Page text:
Nuclear Marathon in South Asia

Comprehensive Nuclear-Test-Ban Treaty

Comprehensive Nuclear-Test-Ban Treaty (Photo credit: Wikipedia)

When both nuclear competitors in South Asia only have poverty and human sufferings for their citizens, the nuclear race in the region seems to be an unfortunate development which has a capability of wiping out millions of people with horrifying global consequences.


On April 19, 2012, India tested its long range ballistic missile Agni 5 with a capability to carry a nuclear warhead for 3,100 miles. Although experts believe the test was China-centric as it had the capability of reaching major cities of Beijing and Shanghai, it also revealed a nerve-wracking nuclear race between India and Pakistan where the two neighbors, equipped with dangerous weapons, are also in a constant state of armed conflict. In an apparent response, Pakistan also conducted a missile test the following week on April 25 exposing the intensity of the nuclear race in South Asia.

In the aftermath of the United States signing a treaty of nuclear collaboration with India, Pakistan, reportedly, is trying to be the fifth largest nuclear power in the world by developing a record number of nuclear weapons (Masood, 2012). According to some estimates Pakistan has 70-90 warheads as compared to 60-80 warheads of India.

Both neighbors have declined to sign the Nuclear Nonproliferation Treaty (NPT) and the Comprehensive Test Ban Treaty (CTBT). While for Pakistan, being a weaker and smaller military power, nuclear capability becomes a security issue, India, ironically uses the same logic against China as a justification to continue the nuclear mad race.

For India, the nuclear regime rests on using unclear weapons as a defensive strategy; Pakistan reserves its right for a first strike. In this crazy competition if India develops the nuclear Ballistic Missile Defense (BMD) shield, possibly Pakistan will also follow the suit.

It is argued that nuclear capability acts as an effective deterrence but the fact that both South Asian countries have had armed conflicts with each other even after their nuclear tests, makes the situation even more volatile for the whole region. Analyzing the four conflicts between the two rival countries, Brasstacks in 1987, Kashmir uprising in 1990, the Kargil attack in 1999, and border tensions in 2001-2002, a study concludes:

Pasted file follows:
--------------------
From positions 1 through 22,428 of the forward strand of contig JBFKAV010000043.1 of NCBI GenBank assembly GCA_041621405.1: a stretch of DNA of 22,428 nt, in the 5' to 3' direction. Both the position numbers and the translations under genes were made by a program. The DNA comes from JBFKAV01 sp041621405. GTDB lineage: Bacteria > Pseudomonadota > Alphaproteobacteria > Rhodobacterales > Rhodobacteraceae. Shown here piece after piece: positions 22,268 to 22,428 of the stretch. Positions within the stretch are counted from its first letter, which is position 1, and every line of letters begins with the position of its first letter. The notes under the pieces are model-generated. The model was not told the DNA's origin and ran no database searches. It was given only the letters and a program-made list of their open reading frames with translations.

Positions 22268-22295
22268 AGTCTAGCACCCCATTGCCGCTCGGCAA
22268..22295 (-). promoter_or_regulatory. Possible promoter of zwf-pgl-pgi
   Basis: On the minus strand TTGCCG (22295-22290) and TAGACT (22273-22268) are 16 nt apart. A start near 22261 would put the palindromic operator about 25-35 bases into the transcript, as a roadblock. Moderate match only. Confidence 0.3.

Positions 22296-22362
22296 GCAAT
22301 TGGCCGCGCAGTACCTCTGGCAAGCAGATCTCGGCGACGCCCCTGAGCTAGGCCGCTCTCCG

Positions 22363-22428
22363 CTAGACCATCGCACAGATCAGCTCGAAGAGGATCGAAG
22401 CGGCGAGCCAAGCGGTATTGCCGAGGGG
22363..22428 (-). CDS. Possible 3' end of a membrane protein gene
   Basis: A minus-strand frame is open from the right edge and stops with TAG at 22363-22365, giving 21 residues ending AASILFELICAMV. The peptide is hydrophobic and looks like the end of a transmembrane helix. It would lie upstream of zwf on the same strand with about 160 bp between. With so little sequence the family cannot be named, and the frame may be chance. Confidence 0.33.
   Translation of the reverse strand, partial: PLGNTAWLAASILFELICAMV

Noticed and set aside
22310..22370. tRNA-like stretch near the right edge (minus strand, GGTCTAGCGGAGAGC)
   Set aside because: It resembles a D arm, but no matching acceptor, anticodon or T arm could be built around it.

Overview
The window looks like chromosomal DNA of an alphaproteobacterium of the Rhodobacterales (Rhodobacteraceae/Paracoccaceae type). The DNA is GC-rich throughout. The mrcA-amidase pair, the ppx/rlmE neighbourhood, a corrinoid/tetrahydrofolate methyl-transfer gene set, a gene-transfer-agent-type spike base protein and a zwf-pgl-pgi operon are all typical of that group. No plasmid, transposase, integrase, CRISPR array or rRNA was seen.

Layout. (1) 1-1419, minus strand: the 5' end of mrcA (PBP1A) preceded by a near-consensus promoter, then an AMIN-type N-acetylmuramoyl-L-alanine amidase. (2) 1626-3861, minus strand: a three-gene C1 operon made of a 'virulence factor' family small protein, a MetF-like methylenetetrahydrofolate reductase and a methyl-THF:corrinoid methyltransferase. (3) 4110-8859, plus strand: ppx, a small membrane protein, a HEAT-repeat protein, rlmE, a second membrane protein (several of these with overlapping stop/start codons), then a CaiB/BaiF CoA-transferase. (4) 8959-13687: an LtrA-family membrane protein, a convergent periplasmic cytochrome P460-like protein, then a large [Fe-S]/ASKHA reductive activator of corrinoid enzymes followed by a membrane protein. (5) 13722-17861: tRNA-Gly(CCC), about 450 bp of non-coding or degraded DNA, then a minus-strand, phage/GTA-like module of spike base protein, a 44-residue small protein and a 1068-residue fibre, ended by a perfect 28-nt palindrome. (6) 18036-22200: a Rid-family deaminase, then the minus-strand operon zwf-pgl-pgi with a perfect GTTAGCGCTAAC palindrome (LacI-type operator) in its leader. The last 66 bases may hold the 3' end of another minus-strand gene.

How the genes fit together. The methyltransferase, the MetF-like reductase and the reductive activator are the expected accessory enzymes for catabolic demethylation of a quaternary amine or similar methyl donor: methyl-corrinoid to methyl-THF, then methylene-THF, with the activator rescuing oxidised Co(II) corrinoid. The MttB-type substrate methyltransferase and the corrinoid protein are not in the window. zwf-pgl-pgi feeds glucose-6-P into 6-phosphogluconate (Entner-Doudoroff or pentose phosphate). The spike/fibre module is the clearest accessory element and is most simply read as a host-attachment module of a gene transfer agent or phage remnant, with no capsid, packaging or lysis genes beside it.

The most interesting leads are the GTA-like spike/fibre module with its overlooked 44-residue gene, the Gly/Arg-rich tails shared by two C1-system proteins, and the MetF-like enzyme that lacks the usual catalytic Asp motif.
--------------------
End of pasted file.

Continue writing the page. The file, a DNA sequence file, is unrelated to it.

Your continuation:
“Overall, the entry of nuclear weapons into the subcontinent, ostensibly to ensure national security, has not made the region more stable or conflict less likely. The Kargil conflict and the year-long border confrontation between the two countries have proven to be exception to the accepted wisdom that nuclear weapons stabilize relations, strengthens deterrence, and discourage both conventional and nuclear conflict” (Chari, Cheema and Cohen, 2007).

Evidently, the nuclear tests did not stop small scale adventures; they did point to the possibility of similar conflicts in the future with a possible threat of nuclear holocaust in the region. Probably based on this depressing prediction, a recent report highlighted the need for nonproliferation of nuclear arms in the region:

“For now, India, Pakistan, and the international community must focus on incremental steps to bring these two states into the global non-proliferation regime while working to enhance strategic stability in the region, thereby reducing chances of a nuclear catastrophe” (Yousuf, 2010).

The case of South Asia, however, is more alarming than other nuclear zones in the world. Not only it is one of the most dangerous world regions, it is also surrounded by two nuclear giants, Russia and China.

When both nuclear competitors in South Asia only have poverty and human sufferings for their citizens, the nuclear race in the region seems to be an unfortunate development which has a capability of wiping out millions of people with horrifying global consequences.

Unfortunately, while the whole world is watching silently, the nuclear marathon goes on in South Asia.

References

Chari, P.R., Cheema, I. P., & Cohen, S. S. (2007). Four crises and a peace process, American engagement in South Asia. Brookings Institution Press.

Masood, S. (2012). Pakistanis say test of missile is a success. Ney York Times, April 26.

Yousuf, M. (2010). The quest for nuclear disarmament in South Asia: a reality check. U.S. Institute of Peace.

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